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Rediff.com  » Business » How Sanjiv Bajaj changed Indian finance

How Sanjiv Bajaj changed Indian finance

November 21, 2018 09:59 IST

'Research shows that customers want their loans instantly.'
'So the team asked can we reduce the time for approval from 5 days to 30 seconds?'
'It took the company two years of hard work to tear apart our operations and processes and rebuild them through fresh ideas and by leveraging technology.'
'We reduced the time of loan approval to 3 hours and another year to get it down to 30 seconds,' Sanjiv Bajaj tells Surajeet Das Gupta.
Illustration: Dominic Xavier/Rediff.com

Sanjiv Bajaj

Nearly a decade ago, Sanjiv Bajaj met us for lunch in a spruced up dining room in the Bajaj group headquarters in Akurdi, Pune.

The compound is picturesque -- lined with trees and with a waterfall right next to the entrance that opens into a spacious lobby.

He had just taken on the responsibility of running the group's financial services business, but the business was puny compared to the flagship Bajaj Auto led by his elder brother Rajiv, which churned out most of the profits for the group.

Back then, Sanjiv had predicted that in the next five years, the financial services business would be equally profitable.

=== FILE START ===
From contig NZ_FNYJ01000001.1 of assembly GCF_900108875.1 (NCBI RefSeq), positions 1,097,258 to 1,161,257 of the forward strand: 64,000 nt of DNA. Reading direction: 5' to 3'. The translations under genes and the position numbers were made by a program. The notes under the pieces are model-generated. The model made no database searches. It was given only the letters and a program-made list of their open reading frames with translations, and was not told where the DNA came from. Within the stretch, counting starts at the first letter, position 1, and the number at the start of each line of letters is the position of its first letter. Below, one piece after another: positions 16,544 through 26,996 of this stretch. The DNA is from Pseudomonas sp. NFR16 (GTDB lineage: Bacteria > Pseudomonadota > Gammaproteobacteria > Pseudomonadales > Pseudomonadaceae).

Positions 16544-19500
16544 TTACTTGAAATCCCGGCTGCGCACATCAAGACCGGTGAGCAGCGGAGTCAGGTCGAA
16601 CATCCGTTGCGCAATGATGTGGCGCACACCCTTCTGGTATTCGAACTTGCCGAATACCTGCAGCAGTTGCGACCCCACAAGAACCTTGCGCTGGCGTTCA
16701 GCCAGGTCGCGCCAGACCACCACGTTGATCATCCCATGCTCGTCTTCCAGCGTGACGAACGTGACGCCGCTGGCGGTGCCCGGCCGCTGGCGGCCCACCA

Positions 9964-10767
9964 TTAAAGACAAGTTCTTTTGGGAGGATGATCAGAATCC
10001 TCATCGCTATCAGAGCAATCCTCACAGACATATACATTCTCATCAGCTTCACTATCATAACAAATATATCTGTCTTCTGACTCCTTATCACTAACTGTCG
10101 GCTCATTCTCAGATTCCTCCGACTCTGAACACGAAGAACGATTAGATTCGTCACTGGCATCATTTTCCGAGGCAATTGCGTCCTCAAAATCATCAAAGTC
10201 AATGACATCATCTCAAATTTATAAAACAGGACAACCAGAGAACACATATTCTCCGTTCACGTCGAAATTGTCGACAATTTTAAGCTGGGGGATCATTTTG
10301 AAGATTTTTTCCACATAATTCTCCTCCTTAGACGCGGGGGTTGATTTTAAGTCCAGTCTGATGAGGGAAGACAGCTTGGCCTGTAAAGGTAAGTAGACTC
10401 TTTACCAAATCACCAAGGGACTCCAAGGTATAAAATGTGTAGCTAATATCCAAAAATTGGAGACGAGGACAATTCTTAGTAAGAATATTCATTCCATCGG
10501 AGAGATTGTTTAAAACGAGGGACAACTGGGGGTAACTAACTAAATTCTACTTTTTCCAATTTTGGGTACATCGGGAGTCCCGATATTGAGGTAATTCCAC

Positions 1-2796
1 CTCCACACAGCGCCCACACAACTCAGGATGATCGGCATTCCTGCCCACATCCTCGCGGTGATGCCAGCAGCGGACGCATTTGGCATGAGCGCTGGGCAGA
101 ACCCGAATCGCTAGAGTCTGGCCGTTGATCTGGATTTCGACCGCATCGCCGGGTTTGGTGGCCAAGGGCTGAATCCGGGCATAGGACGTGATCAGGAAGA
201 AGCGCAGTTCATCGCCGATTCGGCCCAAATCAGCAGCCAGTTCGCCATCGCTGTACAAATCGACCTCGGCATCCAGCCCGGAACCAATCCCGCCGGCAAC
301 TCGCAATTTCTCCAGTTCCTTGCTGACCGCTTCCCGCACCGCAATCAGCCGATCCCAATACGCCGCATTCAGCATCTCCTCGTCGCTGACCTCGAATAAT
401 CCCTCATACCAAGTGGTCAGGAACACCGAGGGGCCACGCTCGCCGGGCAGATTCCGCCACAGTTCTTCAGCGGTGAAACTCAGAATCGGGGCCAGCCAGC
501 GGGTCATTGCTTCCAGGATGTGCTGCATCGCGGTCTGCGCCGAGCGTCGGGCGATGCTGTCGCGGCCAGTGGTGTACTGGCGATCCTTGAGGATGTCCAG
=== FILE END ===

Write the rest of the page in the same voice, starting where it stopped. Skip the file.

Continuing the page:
The unit's performance has exceeded that expectation and has also become the darling of the bourses.

His companies -- Bajaj Finserv and Bajaj Finance, which had a bull run in the market -- helped catapult the group to the third spot in market capitalisation among family groups in India, leaving the Aditya Birla Group well behind.

 

This time around, our meeting is scheduled to be held at Viman Nagar, the upmarket commercial centre of Pune, which is the headquarters of Bajaj Finance and some other financial services companies.

His brother Rajiv and father, the legendary Rahul Bajaj, continue to operate from what was once a factory in Akurdi that made rickety scooters.

Sanjiv maintains an elegant but simple dining room, adjacent to his spartan office on the fourth floor where we gather for lunch.

In contrast to the tranquility of Akurdi, this office is bustling with young executives and a sense of energy.

I am told there will be no experimentation on the culinary side -- it will be a home-made pure vegetarian meal -- unlike the last time when the chef added an egg curry to the spread to satisfy my craving for non-vegetarian food.

Sanjiv, who had gone out for his mandatory health checkup, joins us and as we settle down I ask him what is that magic mantra that made him the top player among India's consumer finance companies in less than a decade.

He says it is all about thinking out of the box or what he calls "disruptive innovation" where the focus is not on charging low interest rates but giving value with ease to the consumer.